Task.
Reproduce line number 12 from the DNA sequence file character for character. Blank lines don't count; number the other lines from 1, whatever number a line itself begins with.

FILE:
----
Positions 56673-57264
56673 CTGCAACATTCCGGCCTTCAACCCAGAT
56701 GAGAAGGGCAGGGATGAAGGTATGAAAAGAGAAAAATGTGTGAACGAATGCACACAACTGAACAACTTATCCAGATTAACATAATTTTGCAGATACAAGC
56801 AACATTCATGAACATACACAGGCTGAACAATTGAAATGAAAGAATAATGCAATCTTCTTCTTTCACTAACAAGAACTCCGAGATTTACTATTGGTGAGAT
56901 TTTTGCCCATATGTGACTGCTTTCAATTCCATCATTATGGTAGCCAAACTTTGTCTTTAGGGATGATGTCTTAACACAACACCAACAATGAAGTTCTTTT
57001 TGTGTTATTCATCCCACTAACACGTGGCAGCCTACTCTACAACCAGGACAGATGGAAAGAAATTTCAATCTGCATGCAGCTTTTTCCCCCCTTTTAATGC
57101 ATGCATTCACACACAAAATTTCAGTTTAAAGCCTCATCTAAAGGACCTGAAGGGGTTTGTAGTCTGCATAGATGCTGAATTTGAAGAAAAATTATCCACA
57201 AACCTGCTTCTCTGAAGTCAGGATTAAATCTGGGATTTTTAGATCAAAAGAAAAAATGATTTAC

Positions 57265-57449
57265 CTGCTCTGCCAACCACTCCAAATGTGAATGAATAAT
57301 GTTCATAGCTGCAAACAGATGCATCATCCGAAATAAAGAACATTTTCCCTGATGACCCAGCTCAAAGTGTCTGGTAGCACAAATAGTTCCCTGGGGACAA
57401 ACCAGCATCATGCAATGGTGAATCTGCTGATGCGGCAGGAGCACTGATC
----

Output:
57401 ACCAGCATCATGCAATGGTGAATCTGCTGATGCGGCAGGAGCACTGATC